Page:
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Coming from a C# background the naming convention for variables and method names are usually either CamelCase or Pascal Case:

// C# example
string thisIsMyVariable = "a"
public void ThisIsMyMethod()

In Python, I have seen the above but I have also seen underscores being used:

# python example
this_is_my_variable = 'a'
def this_is_my_function():

Is there a more preferable, definitive coding style for Python?

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12 Answers 12

up vote 359 down vote accepted

See Python PEP 8.

Function names should be lowercase, with words separated by underscores as necessary to improve readability.

mixedCase is allowed only in contexts where that's already the prevailing style


Use the function naming rules: lowercase with words separated by underscores as necessary to improve readability.

Personally, I deviate from this because I also prefer mixedCase over lower_case for my own projects.

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upvoted for an informative answer but then downvoted for preferring an ugly naming convention :-D – Dan Oct 2 '08 at 3:27
i to prefer camelCase personally I think that using_underscores is ugly. – UnkwnTech Oct 3 '08 at 11:49
PEP = Python Enhancement Proposal. – Peter Mortensen Jul 31 '09 at 21:18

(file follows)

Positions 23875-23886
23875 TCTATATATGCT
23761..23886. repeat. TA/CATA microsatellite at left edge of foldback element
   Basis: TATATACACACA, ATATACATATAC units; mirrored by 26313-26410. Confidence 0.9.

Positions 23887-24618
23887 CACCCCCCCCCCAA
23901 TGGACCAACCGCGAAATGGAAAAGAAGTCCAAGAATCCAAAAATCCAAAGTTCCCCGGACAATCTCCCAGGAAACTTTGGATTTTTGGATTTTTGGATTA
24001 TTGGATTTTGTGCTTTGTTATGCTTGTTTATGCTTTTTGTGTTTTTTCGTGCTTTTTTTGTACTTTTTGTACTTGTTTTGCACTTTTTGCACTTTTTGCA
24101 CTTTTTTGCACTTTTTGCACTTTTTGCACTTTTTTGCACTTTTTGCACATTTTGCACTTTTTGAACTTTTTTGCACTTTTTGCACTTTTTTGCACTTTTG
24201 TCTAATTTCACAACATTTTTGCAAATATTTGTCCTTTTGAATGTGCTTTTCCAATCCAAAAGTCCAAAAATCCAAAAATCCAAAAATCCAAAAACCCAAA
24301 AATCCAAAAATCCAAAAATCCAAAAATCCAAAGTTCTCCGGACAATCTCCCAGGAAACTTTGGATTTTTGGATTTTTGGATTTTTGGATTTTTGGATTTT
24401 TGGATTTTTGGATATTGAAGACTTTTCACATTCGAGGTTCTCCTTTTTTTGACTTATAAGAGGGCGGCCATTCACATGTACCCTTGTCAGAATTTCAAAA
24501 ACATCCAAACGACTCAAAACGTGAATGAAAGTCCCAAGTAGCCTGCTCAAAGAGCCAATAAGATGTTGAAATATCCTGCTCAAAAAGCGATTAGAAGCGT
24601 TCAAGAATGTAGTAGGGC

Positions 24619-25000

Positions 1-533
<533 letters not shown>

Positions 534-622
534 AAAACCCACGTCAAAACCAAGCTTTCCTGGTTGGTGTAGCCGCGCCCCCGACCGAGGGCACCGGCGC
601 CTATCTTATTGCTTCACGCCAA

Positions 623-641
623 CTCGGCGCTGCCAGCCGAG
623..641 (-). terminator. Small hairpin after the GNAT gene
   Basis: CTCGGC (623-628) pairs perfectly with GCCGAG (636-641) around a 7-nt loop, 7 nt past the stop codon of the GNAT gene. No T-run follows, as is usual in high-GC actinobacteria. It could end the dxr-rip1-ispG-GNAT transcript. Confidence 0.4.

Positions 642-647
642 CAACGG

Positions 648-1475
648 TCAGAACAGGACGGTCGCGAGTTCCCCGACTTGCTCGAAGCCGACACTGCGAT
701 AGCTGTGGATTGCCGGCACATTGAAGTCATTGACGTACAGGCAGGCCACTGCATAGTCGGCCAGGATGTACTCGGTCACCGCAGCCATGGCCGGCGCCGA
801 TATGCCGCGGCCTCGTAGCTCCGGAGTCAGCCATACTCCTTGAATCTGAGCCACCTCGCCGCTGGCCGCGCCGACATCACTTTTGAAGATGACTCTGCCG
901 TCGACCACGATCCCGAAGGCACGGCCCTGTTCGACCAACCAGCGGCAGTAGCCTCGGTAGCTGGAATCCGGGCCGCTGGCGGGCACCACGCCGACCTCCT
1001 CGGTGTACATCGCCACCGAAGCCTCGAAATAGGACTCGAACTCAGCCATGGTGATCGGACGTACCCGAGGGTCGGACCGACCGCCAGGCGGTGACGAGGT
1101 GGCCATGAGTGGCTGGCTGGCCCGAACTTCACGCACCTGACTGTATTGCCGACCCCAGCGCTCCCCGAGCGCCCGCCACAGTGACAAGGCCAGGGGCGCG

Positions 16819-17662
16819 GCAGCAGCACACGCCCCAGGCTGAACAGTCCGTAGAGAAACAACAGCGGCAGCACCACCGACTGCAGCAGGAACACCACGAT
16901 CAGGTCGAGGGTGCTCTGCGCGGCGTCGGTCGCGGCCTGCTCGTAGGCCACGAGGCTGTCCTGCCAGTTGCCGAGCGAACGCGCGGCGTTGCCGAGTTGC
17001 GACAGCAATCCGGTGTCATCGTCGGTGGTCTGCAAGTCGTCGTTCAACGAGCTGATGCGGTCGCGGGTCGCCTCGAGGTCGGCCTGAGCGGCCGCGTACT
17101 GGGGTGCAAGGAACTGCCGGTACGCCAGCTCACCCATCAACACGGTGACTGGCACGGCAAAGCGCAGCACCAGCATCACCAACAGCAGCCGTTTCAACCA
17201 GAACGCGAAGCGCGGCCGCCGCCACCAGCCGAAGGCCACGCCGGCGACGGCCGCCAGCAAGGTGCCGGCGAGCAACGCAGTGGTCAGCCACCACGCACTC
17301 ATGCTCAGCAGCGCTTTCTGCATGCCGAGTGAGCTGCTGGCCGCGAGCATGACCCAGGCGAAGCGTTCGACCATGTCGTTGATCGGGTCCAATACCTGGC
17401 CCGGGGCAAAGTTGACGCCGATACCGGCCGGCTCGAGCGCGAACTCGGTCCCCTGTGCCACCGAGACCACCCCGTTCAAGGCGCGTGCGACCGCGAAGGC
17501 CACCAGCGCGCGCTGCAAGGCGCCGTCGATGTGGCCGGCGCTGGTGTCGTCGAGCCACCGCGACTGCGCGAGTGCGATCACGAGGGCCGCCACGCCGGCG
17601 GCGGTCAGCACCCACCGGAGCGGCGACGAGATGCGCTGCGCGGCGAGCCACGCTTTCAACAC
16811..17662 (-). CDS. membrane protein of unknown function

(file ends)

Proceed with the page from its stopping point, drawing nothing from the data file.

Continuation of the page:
must_use_underscores! – Morgan Christiansson Jun 28 '10 at 12:27
I do follow conventions, but I really hate that every language has to invent slightly different convention for everything. Examples for functions/methods - AbsolutelyStupid (C#), absolutelyStupid (Java), absolutely_stupid (Python), Absolutely_Stupid (I don't remember) and absost (C++ std::), – Stanislav Prokop Apr 30 '14 at 11:33

Google Python Style Guide has the following convention:

module_name, package_name, ClassName, method_name, ExceptionName, function_name, GLOBAL_CONSTANT_NAME, global_var_name, instance_var_name, function_parameter_name, local_var_name

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a) I love examples - thanks. b) Unattractive mixture of CamelCase and underscores? But: Being new to Python and its more flexible data model, I bet there's solid thinking behind Google's guide... – Matthew Cornell Sep 10 '12 at 14:29
@MatthewCornell mixing is not bad as long as you stick to it. It actually makes readability easier if you know that functions have underscores and classes don't. – Pithikos Sep 28 '14 at 9:53
upvoted for the condensed representation of the coding convention. Really smart! – mahdix Oct 18 '14 at 1:56
The only thing I would change is camel case for function names (functionName) - it would help a lot reading dir(module) to distinguish between callable and variables. – marcin_koss Dec 16 '14 at 5:12
and CLASS_CONSTANT_NAME – BobStein-VisiBone Jan 19 '15 at 16:19

David Goodger (in "Code Like a Pythonista" here) describes the PEP 8 recommendations as follows:

  • joined_lower for functions, methods, attributes, variables

  • joined_lower or ALL_CAPS for constants

  • StudlyCaps for classes

  • camelCase only to conform to pre-existing conventions